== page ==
Friday, January 25, 2013

Shroud Anti Chafe Cover End Caps

 In deciding to make my own shroud anti chafe covers, I came up with an idea for the end caps. These are usually split so they can be applied to the end caps of the tube and sit firmly against the wire rigging. The tube, (in my case I am using 32mm pressure PVC pipe), is slid over the shroud (the shroud has to be undone from the turnbuckle). Then, once the shroud is re-tensioned, the end caps are applied and secured in place with a small screw to each side.
I made mine from a hard wood called Rimu. The caps have a 10mm hole in the center to match my wire rigging.
 The problem with making end caps and then splitting them, is that if using a saw, the dimension for the end cap to fit in the pipe is changed by the thickness of the saw. Also it can be very difficult to get a straight cut down the center of a small round piece of "dowel".
Here's how I over came that problem. First I glued two pieces of wood together using a "light" type of PVA glue WITH a piece of paper between the two pieces of wood. This was set up over night with the two pieces under pressure in a press. You could try a heavy weight; I'm sure that would also work.
The ends of the wood were sawn square and on a drill press, the 10mm hole was drilled down the center.
A piece of dowel was tapered slightly and driven down into the 10mm hole at one end. This was cut and sanded square with the end surface, and a center bit was used to place a start "dimple" into the dowel.
Then the spindle that supports the wood was driven into the end, using the center of the dowel to help in the location.

This was then placed in the lathe and a running center applied to the outboard end. You can see in the picture to the right, how the two halves are glued together, with the paper between.

These were then turned down to the required size and shape. On mine, I placed 40mm of length, to go inside the pipe, and a mushroom type of head for the outside.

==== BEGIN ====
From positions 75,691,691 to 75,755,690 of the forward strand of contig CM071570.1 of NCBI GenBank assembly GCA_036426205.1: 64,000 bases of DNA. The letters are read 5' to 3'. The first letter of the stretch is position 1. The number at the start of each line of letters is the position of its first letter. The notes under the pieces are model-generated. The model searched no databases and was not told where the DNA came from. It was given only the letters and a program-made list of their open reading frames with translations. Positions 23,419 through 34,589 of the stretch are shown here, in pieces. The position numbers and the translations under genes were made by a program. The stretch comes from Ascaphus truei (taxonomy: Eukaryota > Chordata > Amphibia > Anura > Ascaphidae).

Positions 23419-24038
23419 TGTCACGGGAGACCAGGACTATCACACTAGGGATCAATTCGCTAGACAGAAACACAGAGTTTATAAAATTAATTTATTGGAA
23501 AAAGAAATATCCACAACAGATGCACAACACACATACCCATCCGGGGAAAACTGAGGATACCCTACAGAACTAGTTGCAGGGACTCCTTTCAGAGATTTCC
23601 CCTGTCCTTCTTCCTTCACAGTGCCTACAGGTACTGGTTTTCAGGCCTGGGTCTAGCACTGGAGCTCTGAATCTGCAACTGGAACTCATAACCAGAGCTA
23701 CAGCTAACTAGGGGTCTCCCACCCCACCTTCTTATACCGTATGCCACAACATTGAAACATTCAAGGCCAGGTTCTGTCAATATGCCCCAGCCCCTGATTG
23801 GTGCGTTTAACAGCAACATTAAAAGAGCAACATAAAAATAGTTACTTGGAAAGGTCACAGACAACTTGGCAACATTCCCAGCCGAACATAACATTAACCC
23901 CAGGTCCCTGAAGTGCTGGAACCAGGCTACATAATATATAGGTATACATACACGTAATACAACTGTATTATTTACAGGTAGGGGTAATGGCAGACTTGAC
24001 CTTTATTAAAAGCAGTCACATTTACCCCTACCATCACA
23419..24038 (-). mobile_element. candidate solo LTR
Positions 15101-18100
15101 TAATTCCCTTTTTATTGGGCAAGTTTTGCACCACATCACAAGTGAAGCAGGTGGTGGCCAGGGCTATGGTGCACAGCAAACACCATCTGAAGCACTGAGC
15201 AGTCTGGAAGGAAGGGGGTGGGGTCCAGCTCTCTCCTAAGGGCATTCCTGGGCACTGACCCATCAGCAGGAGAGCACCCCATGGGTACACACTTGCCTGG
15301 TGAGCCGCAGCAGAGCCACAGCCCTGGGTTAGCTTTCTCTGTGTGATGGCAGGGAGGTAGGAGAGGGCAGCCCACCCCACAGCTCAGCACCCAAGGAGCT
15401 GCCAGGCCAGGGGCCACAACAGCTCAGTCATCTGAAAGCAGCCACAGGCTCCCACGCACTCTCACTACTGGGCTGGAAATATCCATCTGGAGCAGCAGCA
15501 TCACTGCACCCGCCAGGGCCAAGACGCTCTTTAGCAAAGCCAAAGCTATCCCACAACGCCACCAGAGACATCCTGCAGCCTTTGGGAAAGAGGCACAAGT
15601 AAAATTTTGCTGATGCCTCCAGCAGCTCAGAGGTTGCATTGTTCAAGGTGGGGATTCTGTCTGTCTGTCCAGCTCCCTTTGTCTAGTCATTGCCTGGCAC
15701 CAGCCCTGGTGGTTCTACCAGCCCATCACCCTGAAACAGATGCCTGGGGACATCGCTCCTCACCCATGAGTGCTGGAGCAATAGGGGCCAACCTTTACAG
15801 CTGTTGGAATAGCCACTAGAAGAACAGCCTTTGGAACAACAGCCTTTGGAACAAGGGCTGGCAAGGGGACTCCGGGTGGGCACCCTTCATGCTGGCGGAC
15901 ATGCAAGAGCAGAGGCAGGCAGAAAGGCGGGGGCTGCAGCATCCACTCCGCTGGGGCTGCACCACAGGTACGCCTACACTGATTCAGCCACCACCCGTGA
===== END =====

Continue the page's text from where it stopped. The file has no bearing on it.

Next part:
On the picture to the left, you can see in my left hand, a preformed gauge to give me the required dimension.

Finally, you can see the finished products to the right, in both a 32mm and a 50mm pipe, and one sitting outside the pipe, in it's two halves.
How did I get it into the two halves?
Once finished turning and finale sanding, take the  cap and place it on it's end. Then get a wide and sharp chisel. Place this at the interface of the two pieces of wood, right on the edge of the paper. Usually, supporting the wooden cap and chisel with one hand, and giving the chisel a knock with the other hand was enough to split the two halves along where the paper is glued. Some times I had to use a wooden mallet and give a little more of a knock.
Then when separated, sand the paper off on a belt sander.
These wooden end caps will have a couple of coats of epoxy "applied and dried" to them, before fitting. This will give the wood some protection from the elements and give a longer life. If you find one of your ends caps is a little smaller in the fit to the pipe than you would like, you could probably take up some of the extra slack with another coat of epoxy.
I'm using 32mm for the shroud anti chafe and the bigger 50mm for a back stay HF antenna stand off project still to be completed. The final of these two projects will be published in a later blog.

I would like to thank Paul Gooch for his expert knowledge and use of his equipment in the making of these wooden caps.

No comments:

Post a Comment

Note: Only a member of this blog may post a comment.